Why the Best Time to Invest Is Right Now


November and December are hands down the two best months to buy stocks

The last six months haven’t exactly been the best time to invest. History says that’s about to change.

November and December are typically the two best months to buy stocks. In the last five years, the S&P 500 has posted an average gain of 2.2% in November and December, better than any other two-month stretch. In fact, stocks have not been down in November and December since 2008.

The November and December trend goes back much further than that: since 1950, December has been the best time to invest in the S&P 500, with an average gain of 1.7% in the year’s final month. November isn’t much worse at 1.5%, the third-best month on average since 1950.

First, let me start with the standard disclaimer (all together now): Past performance is not indicative of future results. But trends are telling, and 65 years of strong performance is a pretty good trend.

The main reason why November and December is the best time to invest is fairly obvious: the holiday shopping season provides an annual jolt for the U.S. economy, and that consumer confidence translates into bullish sentiment on Wall Street. This year, there’s a little extra reason to be bullish.

For one, investors love to buy stocks at a discount, and the big market collapse from July through September gave value investors a much better entry point. Sure enough, stocks started their rally early this year; the S&P is up 11.7% since bottoming at 1,881 on September 28, recovering nearly all of its late-summer losses.

That rally should have enough legs to get through November and December, not only because of the history, but because stocks are still only up 2.2% year-to-date and 3.6% over the last 12 months. Though valuations remain roughly in line with where they were heading into last November (the S&P currently trades at 26.6 times earnings, the same as a year ago), investors are itching to buy at this time of year, and the recent downturn is all the rationalization they need to do so.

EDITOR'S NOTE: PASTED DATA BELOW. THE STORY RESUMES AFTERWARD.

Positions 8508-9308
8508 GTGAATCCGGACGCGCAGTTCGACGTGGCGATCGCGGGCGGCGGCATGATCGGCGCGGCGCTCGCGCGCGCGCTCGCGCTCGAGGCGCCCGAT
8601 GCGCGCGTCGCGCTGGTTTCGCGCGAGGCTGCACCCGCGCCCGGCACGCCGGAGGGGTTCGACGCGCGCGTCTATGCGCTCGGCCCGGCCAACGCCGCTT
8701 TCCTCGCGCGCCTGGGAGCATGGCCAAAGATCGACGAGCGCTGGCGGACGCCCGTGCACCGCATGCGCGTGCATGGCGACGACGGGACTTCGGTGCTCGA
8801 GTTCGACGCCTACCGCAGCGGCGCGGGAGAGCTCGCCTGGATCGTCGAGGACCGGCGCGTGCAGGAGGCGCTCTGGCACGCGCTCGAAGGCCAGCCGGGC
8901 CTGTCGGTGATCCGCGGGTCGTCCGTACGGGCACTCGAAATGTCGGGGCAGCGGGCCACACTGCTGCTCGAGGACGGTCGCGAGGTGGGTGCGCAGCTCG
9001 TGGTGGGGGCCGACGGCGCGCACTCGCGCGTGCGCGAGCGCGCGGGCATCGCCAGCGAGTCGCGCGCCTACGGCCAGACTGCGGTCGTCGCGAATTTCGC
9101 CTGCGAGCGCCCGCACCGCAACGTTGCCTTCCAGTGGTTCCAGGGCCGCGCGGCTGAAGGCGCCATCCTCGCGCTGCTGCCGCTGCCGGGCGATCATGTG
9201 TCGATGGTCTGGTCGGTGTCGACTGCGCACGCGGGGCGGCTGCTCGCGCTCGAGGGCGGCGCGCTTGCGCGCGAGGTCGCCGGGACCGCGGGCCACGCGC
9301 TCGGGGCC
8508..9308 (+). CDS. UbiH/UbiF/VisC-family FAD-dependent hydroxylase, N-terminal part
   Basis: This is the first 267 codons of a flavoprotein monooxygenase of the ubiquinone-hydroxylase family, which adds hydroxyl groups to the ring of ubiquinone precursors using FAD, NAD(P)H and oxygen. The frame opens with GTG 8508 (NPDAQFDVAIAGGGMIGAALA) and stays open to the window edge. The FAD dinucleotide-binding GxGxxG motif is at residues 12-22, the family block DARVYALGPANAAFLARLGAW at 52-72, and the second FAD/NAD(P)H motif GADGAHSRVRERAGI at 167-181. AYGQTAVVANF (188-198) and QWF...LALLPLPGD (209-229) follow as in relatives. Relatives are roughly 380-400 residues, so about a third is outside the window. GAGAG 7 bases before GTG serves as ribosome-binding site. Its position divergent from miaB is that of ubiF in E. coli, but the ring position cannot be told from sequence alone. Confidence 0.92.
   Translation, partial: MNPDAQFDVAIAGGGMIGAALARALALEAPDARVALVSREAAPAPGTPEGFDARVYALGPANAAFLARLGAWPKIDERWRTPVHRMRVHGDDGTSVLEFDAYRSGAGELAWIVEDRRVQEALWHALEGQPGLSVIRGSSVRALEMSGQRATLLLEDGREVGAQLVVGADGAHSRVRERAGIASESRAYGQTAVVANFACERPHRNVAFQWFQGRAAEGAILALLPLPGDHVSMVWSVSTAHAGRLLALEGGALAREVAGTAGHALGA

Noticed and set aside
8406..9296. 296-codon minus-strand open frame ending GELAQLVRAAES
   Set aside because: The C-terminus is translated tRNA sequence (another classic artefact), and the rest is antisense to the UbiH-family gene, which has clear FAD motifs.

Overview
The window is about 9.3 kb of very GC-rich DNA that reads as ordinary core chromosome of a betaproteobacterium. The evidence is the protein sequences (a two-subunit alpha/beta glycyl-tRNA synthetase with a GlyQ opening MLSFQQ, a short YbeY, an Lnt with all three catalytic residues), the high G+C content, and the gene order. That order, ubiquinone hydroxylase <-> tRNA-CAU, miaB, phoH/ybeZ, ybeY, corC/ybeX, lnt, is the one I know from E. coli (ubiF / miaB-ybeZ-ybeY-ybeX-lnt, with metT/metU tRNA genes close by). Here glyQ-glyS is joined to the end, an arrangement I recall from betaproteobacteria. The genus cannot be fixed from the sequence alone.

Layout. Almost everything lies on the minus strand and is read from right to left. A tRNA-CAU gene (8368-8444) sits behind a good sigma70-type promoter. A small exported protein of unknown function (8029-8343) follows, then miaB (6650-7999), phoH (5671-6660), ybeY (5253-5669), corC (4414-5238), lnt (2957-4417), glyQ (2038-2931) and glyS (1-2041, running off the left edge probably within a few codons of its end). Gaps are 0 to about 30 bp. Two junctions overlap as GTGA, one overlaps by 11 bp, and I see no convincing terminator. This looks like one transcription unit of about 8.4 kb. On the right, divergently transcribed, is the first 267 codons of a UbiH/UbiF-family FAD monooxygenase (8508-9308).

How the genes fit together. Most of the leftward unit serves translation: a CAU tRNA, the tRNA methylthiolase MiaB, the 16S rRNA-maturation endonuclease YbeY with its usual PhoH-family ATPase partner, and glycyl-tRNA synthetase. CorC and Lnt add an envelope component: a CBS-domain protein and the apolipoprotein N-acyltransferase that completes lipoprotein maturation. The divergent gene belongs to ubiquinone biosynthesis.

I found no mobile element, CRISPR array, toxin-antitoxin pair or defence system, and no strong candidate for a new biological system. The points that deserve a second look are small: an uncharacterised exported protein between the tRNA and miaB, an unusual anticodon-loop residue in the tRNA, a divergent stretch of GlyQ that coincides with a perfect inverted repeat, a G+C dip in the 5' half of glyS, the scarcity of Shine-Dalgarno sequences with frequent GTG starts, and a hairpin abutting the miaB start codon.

Here at Cabot Investing Advice, all of our advisories are now bullish. Mike Cintolo, our resident growth expert and chief analyst of our Cabot Growth Investor and Cabot Top Ten Trader advisories, says the intermediate- and long-term trends “are now pointed up.” A month ago, he advised keeping 60% of your portfolio in cash. Now he’s buying again, and his cash position is less than 40%.

And it’s not just large caps that have turned positive. After weeks of lagging well behind the big boys, small caps are finally making a move—the Russell 2000 is up 1.5% in the last week, with biotechs and utilities leading the way. Unlike many large caps, which on average make 40% of their money overseas and are thus being hurt by the strong dollar, small-cap stocks do most of their business in the U.S. Thus, small caps are faring better than large caps this earnings season, something that could give them an extra jolt in the coming weeks.

And again, it never hurts to use history as your guide: Since 1979, the Russell 2000 actually outpaced the S&P in November and December, with average gains of 1.8% and 2.8%, respectively.

Any way you slice it, these next two months are the best time to invest in stocks. January could bring more volatility and uncertainty, but November and December is party time on Wall Street. So if you’re looking to make a quick buck to help pay for all that Christmas or Hanukkah shopping, it might not be a bad idea to buy a few growth stocks now and see where they are by the time the ball drops in Times Square.

And if you want some advice on what growth stocks to buy, take out a subscription to Cabot Growth Investor, where Mike Cintolo gives you 10 weekly stock picks poised for big short-term gains. The service comes with a 60-day risk-free trial.  

Stock Picks

Tesla Motors

If Tesla ever begins to cut back on development and innovation costs, earnings will soar.


China seems to be raising up its very own version of Amazon in Alibaba (BABA.


Roy Ward uses the PEG ratio to determine if the stock is undervalued or overvalued.

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